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BACKGROUND: Extracorporeal life support (ECLS) is increasingly used in the treatment of infarct-related cardiogenic shock despite a lack of evidence regarding its effect on mortality.
METHODS: In this multicenter trial, patients with acute myocardial infarction complicated by cardiogenic shock for whom early revascularization was planned were randomly assigned to receive early ECLS plus usual medical treatment (ECLS group) or usual medical treatment alone (control group). The primary outcome was death from any cause at 30 days. Safety outcomes included bleeding, stroke, and peripheral vascular complications warranting interventional or surgical therapy.
RESULTS: A total of 420 patients underwent randomization, and 417 patients were included in final analyses. At 30 days, death from any cause had occurred in 100 of 209 patients (47.8%) in the ECLS group and in 102 of 208 patients (49.0%) in the control group (relative risk, 0.98; 95% confidence interval [CI], 0.80 to 1.19; P = 0.81). The median duration of mechanical ventilation was 7 days (interquartile range, 4 to 12) in the ECLS group and 5 days (interquartile range, 3 to 9) in the control group (median difference, 1 day; 95% CI, 0 to 2). The safety outcome consisting of moderate or severe bleeding occurred in 23.4% of the patients in the ECLS group and in 9.6% of those in the control group (relative risk, 2.44; 95% CI, 1.50 to 3.95); peripheral vascular complications warranting intervention occurred in 11.0% and 3.8%, respectively (relative risk, 2.86; 95% CI, 1.31 to 6.25).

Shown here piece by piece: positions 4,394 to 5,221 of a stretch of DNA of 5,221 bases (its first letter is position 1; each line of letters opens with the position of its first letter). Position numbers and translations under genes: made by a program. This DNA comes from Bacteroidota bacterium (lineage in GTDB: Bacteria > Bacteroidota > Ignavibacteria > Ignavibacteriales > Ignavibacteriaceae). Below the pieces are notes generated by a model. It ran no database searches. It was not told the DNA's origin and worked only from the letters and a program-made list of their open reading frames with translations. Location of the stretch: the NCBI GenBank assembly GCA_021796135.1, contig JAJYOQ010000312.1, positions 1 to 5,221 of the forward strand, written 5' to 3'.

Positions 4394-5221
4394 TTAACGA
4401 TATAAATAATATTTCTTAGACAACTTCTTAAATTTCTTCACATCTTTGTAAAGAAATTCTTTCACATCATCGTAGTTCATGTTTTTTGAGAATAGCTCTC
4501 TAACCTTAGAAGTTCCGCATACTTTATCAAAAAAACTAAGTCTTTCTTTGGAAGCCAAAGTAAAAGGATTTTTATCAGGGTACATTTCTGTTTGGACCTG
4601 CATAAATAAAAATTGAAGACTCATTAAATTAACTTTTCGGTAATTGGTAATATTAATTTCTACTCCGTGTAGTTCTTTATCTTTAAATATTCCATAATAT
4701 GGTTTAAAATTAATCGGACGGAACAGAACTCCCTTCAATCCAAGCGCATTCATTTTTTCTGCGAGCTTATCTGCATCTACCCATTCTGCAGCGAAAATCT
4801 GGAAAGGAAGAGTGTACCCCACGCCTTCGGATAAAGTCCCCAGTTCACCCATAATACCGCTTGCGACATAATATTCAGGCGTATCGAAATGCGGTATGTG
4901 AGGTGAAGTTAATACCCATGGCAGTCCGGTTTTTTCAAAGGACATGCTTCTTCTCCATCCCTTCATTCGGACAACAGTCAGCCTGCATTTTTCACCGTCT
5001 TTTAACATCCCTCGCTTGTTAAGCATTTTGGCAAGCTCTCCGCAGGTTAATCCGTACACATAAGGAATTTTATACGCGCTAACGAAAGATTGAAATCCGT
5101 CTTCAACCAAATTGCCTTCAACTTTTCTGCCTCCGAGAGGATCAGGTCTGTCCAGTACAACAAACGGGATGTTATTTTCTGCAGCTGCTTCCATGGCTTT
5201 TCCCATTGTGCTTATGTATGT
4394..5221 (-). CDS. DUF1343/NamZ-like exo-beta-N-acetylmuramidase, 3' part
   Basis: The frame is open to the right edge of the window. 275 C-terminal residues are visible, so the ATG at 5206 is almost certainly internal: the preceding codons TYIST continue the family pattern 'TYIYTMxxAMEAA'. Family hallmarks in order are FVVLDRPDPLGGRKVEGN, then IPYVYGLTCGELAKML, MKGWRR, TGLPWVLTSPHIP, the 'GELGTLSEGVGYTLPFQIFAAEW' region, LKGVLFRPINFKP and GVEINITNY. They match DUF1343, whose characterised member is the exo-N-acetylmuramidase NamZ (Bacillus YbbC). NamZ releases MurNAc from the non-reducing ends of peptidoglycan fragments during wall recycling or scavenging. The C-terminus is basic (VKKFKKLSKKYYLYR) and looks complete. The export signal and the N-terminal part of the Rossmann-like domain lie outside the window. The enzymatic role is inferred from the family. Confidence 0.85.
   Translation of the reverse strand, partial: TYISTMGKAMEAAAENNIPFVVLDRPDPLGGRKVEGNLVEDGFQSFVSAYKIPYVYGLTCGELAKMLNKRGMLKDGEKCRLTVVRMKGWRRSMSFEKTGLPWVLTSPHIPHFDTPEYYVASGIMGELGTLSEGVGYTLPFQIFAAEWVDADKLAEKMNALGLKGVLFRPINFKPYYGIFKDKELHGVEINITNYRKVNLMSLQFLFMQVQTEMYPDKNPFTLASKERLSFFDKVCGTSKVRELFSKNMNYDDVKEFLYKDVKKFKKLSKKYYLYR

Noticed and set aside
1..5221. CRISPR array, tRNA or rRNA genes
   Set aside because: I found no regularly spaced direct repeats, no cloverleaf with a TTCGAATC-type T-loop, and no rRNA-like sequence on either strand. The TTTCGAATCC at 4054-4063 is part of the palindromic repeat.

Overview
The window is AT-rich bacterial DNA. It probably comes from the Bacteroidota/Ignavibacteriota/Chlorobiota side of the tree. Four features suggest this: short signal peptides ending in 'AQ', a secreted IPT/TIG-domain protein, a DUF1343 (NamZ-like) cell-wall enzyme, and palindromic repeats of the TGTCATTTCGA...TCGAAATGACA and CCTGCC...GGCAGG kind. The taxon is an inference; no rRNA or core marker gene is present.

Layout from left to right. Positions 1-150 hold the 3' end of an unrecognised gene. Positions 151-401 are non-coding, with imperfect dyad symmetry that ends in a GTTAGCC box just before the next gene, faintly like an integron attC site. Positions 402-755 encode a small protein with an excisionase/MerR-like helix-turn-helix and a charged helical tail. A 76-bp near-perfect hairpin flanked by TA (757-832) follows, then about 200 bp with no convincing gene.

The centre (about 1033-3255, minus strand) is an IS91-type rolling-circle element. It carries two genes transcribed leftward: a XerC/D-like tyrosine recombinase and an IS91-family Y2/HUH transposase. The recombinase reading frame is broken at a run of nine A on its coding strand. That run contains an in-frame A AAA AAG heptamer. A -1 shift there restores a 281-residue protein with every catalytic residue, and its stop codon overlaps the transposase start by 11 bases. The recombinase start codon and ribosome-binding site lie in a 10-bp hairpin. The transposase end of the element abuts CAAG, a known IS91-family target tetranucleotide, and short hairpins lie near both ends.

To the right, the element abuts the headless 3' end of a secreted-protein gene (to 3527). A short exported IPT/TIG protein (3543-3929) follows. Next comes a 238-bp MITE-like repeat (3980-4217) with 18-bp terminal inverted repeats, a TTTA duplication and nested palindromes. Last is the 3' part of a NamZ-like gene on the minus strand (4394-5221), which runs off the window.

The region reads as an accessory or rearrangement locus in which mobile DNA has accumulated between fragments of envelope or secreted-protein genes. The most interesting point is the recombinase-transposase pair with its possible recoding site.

CONCLUSIONS: In patients with acute myocardial infarction complicated by cardiogenic shock with planned early revascularization, the risk of death from any cause at the 30-day follow-up was not lower among the patients who received ECLS therapy than among those who received medical therapy alone. (Funded by the Else Kröner Fresenius Foundation and others; ECLS-SHOCK ClinicalTrials.gov number, NCT03637205.).
High-quality practice-informing data.
As a primary care physician, this has no utility to my practice personally; however, I think it adds to the overall body of literature that is progressively suggesting many of the heroic and expensive interventions in the intensive care setting may have far less clinical utility than has often been suggested, if any exists at all.
Very time- and resource-dependent therapy that needs to be used only when proven beneficial.